New Vanuatu PM’s top priorities

By Samisoni Pareti

July 2013

Cover story
Share this article

West Papua’s struggle for independence has found a supporter in Vanuatu’s newest Prime Minister Moana Carcasses Kalosil.

The Tahitian-born politician but naturalised Vanuatu citizen not only pushed to get the Indonesian province to be admitted as a member of the powerful Melanesian Spearhead Group (MSG), he also directed his deputy and foreign minister Edward Natapei to review the aid assistance agreement his predecessor entered into with Indonesia.
If he has his way, Kalosil would not be buying time by calling for a review of that agreement; he would have canned it on his first day in office.

In an interview with ISLANDS BUSINESS on a recent visit to Fiji, the Vanuatu leader admitted he runs a coalition government and would need to be mindful of the views of the other groups that make up his cabinet.
“Indonesia is a big, powerful country that can help our economy,” said Kalosil. “I’m saying as Prime Minister, I want this issue of West Papua to be heard.
“I want them to be part of MSG, to be members, and I am going to try to make sure they do become members because it is important for us.”

Kalosil didn’t get his way at last month’s Melanesian Spearhead Group (MSG) meeting in New Caledonia however.

Leaders of Papua New Guinea, Solomon Islands, the FLNKS of New Caledonia and Fiji opted to defer any decision on West Papua’s membership until a MSG delegation of Foreign Ministers visited Jakarta and West Papua at the invitation of the Indonesian Government.
Support for the West Papuans who are seeking independence from Indonesia is part of Kalosil’s 100-day plan in office.

“Declaration of support for full membership of MSG for West Papua” was number 32 on the list of 68 things he wanted his Council of Ministers to implement before his 100 days in office is up.
Excluding weekends, those days will be up by September.
Kalosil spoke strongly of his support for West Papua when he flew into Fiji in May to attend a special session of the Group of 77 plus China.
“Vanuatu stands firmly behind the struggle of West Papua and we all know that the founder of Vanuatu, the late Father Walter Lini, stood up very strongly on this matter with other leaders. I am just continuing that struggle.

“For the last 20 years, I have been an advocate and very strongly behind the struggle of West Papua.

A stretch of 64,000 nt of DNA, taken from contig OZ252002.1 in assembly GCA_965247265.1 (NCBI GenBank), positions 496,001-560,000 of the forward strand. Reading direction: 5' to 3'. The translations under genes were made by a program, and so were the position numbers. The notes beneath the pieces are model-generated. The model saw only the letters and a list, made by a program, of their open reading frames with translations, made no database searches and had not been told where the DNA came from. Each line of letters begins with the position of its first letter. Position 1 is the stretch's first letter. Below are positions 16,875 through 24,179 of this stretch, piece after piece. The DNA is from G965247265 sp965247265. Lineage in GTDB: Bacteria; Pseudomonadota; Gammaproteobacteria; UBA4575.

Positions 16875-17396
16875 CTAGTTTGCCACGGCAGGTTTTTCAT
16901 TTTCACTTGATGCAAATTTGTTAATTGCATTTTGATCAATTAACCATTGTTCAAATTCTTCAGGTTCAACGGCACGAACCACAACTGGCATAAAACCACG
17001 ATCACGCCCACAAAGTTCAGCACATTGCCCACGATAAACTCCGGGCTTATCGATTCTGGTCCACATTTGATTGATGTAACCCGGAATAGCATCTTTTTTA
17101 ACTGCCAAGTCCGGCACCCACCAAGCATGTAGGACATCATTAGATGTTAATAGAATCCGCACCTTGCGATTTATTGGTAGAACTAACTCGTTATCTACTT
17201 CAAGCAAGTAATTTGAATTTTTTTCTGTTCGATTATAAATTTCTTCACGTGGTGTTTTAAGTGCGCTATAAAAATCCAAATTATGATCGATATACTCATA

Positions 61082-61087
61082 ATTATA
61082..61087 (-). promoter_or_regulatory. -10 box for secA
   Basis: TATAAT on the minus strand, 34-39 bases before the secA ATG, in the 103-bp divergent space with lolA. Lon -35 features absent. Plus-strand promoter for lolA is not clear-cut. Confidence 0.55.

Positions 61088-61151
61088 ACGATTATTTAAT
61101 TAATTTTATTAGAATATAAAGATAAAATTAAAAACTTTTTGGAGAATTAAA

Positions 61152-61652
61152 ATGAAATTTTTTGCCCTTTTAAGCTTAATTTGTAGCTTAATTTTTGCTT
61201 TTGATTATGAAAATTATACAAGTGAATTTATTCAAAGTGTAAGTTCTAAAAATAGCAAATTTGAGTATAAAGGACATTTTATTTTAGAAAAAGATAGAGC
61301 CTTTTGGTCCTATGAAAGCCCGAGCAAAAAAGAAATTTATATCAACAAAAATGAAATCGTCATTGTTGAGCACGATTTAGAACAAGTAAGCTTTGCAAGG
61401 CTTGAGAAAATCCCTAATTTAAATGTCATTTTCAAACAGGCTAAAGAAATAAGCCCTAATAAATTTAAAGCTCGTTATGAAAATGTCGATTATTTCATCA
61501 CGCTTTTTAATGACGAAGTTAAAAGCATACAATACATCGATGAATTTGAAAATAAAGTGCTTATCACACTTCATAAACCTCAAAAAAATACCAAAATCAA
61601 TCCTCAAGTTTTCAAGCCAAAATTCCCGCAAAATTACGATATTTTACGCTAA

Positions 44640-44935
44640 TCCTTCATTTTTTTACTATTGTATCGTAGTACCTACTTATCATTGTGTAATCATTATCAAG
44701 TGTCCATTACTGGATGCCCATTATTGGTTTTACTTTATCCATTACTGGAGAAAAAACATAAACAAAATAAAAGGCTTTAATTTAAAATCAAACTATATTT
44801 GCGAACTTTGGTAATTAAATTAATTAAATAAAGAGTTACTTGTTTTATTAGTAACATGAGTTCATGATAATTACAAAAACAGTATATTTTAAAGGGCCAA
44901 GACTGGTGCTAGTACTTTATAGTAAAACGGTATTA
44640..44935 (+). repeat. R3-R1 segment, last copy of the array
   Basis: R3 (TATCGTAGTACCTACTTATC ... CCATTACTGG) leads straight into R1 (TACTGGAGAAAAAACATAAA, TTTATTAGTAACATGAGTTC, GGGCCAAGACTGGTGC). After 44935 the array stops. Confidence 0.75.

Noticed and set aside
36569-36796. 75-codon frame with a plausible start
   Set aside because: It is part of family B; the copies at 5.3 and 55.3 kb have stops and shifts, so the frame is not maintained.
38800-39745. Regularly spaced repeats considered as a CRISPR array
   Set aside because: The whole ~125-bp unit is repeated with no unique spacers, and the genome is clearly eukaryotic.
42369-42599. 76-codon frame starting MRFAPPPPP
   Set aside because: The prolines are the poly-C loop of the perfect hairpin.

“I have been travelling the world a lot, I paid my own ticket to promote and speak out on the issue of West Papua.
“I have nothing against Indonesia, no, no. I have a lot of Indonesian friends, and I like them very much.
“But I believe someone has to speak up about human right issues over there. This is something we cannot turn a blind eye to. I mean they are part of our brotherhood.”
Kalosil sounds optimistic but he knows the stakes are high.
His country has already entered into a bilateral aid assistance agreement with Indonesia, which is already enjoying observer status within the MSG.

PNG, the leading MSG member, has always been reluctant to back the West Papua cause because of its policy of keeping peace with its neighbour, Indonesia.
Fiji is likely to take its cue from Waigani.
Very mindful that he took office last March on the back of the support of a loose coalition of other political groupings in addition to his own Green Party, Kalosil seems to have a strategy on how to keep his coalition and government intact.

“I am writing a letter to all political parties so that we could sit and discuss frankly the future, to shape the political future of Vanuatu and strengthen stability.
“Some say we should take the model of PNG to introduce an integrity bill.
“The problem is that our constitution does not permit that. We have in our constitution the freedom of movement and choice, and that is paramount.

“You can’t stop anyone moving from here to there. It’s the same for a member of parliament. If he is elected from this political party and decides to move to the other group, we can’t do anything about it.”
So does he feel his government is going to last, or will it suffer the same fate as those before him?
“Many times a prime minister will form a government promising a few things. But when he doesn’t deliver, this is the time backbenchers will move. I don’t make promises. I have a reputation for yes means a yes, and no is a no.”
The Vanuatu leader touched on a wide range of matters in the interview with ISLANDS BUSINESS and they include:

• MSG Trade

“The trade agreement is good but we need Vanuatu to benefit more from it and I’m working on it. Unfortunately, we don’t have much to export.
“We have organic beef...this is something we are negotiating with the Fiji Government and how we can get our private sector to promote our beef industry in Fiji. So this is something we can share. And vice versa. I have had a meeting with Fijian businessmen to promote doing business in Vanuatu.